As with so many other aspects of the restaurant business throughout the course of the pandemic, restaurant work is experiencing a period of reinvention – and it’s not all about raising wages. At its heart is the need to manage the work involved in the business so restaurants can offer meaningful roles and flexibly respond to turnover. A recent New York Times report describes how at a number of restaurants around the country, the kitchen hierarchy is being scrapped in favor of a more egalitarian system. This is playing out in a range of ways: At some restaurants, long-time employees are being given profit-sharing opportunities or even a stake in ownership so they have more incentive to commit to the business and help it thrive. At others, responsibilities are being shared more evenly, with employees being cross-trained in functions ranging from events to finance to food preparation – and being given opportunities to contribute ideas regardless of their rank. These steps – which many restaurants took during the pandemic in an effort to survive – are actually good long-term strategies that may make it easier for these businesses to roll with the challenges that come. This will make restaurant teams look different in the future – a smaller crew of higher-skilled employees who can recreate a recipe, manage incoming orders, interact with guests and make financially sound decisions, vs. a larger, more hierarchical team with different skillsets. By elevating the skills of its team, a restaurant can spread its risk more thinly – it won’t buckle if one employee leaves (though employees with meaningful roles are less likely to leave in the first place). Looking at your current staffing approach across your business, have you reverted to pre-pandemic approaches that need to be refreshed? Are there any roles that could be recast for improved post-pandemic resilience?
In recent months, the Covid vaccine has become political – and therefore a heated topic of conversation. Across the country, a restaurant’s (or a municipality’s) decision to mandate vaccines for employees and/or guests has resulted in some unpleasant confrontations – between operators and employees and between guests and employees – and all at a time when restaurants are already struggling to attract and retain staff. While some of these confrontations have been difficult to avoid, a restaurant can decrease the likelihood of conflict by taking steps to communicate clearly, and in advance, with employees about vaccine mandates. A recent report from Human Resource Executive provides some tips. It’s most critical to get out in front of the mandate by discussing it with employees, listening to their concerns and providing them with ample lead time to act. If people are resisting, understand their concerns and personalize your communications around them – they may need to hear the message from someone they can more easily relate to. Also appreciate that an employee may have a valid reason to not get a vaccine, so speak to your legal advisor about how to frame communication about that with staff. In advance of a mandate, determine the consequences of not complying – this goes for employees as well as guests – and find gentle ways to communicate about it. Again here, it helps to get out in front of the mandate and avoid surprising a person with a consequence wherever possible. Finally, while President Biden’s rule about vaccine mandates has made this a more urgent topic of conversation at restaurants, try to keep your conversations with employees politically neutral and focused on the well-being of your team, business and the industry overall.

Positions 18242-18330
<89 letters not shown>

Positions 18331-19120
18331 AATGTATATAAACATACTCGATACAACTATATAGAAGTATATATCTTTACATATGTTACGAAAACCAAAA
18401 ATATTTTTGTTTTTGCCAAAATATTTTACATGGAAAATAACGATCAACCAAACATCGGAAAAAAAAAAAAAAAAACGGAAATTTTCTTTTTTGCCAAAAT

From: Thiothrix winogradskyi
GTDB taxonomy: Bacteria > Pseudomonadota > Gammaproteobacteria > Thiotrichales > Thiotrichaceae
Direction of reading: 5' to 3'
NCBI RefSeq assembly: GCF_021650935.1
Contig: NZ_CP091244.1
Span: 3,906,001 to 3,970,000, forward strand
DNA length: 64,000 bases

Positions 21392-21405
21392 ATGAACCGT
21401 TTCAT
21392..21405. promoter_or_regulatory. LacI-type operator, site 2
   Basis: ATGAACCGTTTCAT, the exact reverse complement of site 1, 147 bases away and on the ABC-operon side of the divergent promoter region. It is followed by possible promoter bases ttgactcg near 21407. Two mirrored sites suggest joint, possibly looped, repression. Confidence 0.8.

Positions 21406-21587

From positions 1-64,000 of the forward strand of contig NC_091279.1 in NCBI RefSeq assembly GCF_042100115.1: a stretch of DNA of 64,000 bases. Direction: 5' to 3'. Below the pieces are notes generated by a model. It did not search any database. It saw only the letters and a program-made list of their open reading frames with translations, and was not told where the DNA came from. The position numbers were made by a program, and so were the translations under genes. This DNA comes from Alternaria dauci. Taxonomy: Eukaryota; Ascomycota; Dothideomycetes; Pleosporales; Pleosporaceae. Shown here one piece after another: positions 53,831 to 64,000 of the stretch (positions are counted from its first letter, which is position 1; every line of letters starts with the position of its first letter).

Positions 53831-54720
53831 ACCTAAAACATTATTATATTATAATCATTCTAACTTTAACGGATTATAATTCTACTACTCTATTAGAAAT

Is it finally time for big changes when it comes to restaurant pay? After years of restaurants testing the waters with no-tipping policies and, in many parts of the country, having to adapt to new minimum-wage requirements, the pandemic (and the unruly diners it has brought with it) may be providing an industry-wide time of reckoning. Many operators are finding that making adjustments to the compensation they offer – whether through their hourly wage, tipping policy, or health benefits – has become a must at a time when the industry is losing workers to other professions. The operators who have found ways to make it work are reporting some early success: According to a recent New York Times report, operators who have changed their compensation structure to ensure a steady living wage – or even simply offering other quality-of-life benefits like flexible schedules, lower health premiums and student debt-reduction programs in its place – are attracting staff. Providing income and scheduling stability stands to help restaurants retain their staff too (and minimize the high costs of employee turnover). Of course, it takes a strong business model to make it work financially, and operators are making such money-saving moves as streamlining menus and adding a service fee to checks to make that possible. As you consider your operation’s strengths and weaknesses when it comes to employee compensation, where are there opportunities for you to improve your staff’s quality of life in meaningful ways? If raising wages isn’t an option, are there ways for you to make your existing positions a better long-term fit with your staff’s personal lives – and minimize your turnover costs in the process?